At Arla, one kilometre from the site, a large crowd women were already squatting in the middle of the narrow single road that leads to the site. They refused to budge. The Americans had to return to Ponda. They were furious. They met the Chief Minister again and demanded more aggressive action against the protesters. At 2pm, a CID inspector visited the Arla blockade site, told the women and other activists to disperse and threatened them with dire consequences. He was driven away.

At around 4.30 pm, three jeep loads of officials accompanied by two bus loads of police returned to the site. After they had parked their vehicles in a line along the road, the police got out and sprayed bullets directly at the women.

No warning was given. Two girls fell, with bullet injuries on their thighs. Then a young man, Nilesh Naik, also fell to the first line of bullets. Eyewitnesses say he was shot in the chest at point-blank range.

The women, despite being shot at, moved with determination towards the policemen firing at them who now panicked as stones began flying at them from both sides of the road. The officials jammed themselves into a police bus, turned around and fled. The other bus faced the fury of the crowd and so did the three jeeps.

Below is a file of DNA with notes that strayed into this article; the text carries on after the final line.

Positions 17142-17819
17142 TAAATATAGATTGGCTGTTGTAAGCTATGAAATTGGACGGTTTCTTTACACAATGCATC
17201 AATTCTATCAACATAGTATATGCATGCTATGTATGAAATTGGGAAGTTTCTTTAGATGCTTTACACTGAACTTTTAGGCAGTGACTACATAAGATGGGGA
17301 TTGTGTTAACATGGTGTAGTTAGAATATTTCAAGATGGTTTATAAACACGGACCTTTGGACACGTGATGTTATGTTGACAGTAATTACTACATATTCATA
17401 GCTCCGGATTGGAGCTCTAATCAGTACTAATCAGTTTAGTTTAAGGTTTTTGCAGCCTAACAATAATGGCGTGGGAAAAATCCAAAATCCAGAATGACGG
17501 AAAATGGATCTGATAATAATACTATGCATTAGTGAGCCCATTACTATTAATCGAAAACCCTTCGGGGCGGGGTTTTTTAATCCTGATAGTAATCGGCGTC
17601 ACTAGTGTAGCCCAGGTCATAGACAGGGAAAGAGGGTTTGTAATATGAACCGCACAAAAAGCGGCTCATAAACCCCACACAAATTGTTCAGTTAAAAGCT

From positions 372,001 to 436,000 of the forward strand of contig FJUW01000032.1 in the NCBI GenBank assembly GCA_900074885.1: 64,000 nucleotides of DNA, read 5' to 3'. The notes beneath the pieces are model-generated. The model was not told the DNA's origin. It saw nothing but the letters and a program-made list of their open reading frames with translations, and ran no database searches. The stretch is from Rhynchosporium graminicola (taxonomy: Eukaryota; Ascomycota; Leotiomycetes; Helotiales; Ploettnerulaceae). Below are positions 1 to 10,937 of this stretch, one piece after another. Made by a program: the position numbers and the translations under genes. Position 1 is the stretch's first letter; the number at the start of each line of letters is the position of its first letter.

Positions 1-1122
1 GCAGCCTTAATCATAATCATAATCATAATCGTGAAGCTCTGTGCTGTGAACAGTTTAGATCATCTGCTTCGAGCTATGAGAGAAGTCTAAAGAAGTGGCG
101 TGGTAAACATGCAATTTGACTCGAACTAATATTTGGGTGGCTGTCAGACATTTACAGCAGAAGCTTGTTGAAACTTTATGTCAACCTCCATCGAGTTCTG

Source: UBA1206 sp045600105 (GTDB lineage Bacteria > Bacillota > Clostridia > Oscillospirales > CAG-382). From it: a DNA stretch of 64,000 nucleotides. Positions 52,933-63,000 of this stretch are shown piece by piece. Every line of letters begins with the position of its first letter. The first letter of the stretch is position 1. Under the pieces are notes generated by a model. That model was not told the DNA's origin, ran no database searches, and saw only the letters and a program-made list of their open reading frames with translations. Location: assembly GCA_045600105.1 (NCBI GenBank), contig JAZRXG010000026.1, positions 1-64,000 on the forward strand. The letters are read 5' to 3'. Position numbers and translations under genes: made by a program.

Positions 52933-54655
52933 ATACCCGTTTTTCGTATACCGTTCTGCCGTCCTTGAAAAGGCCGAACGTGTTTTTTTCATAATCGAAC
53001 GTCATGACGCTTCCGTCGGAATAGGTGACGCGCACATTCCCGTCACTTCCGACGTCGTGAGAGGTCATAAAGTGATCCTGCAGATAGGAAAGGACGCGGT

They were burned to ashes. Several policemen suffered injuries. Some were kidnapped by the crowd and stripped of their clothes in a return action for what had been done to their fellow activists earlier.

A passing bus was requisitioned by the activists to rush Nilesh to the Ponda Hospital. However, the police impounded the bus two kilometres down the road, broke up the vehicle in anger and took Nilesh with them to the Ponda police station where he lay for another 20 minutes before he was taken on a motorcycle to the hospital. He was pronounced dead on arrival; the doctor said the young man would have survived had he arrived just a few minutes earlier. The other injured people were shifted to the Bambolim Medical College near Panjim.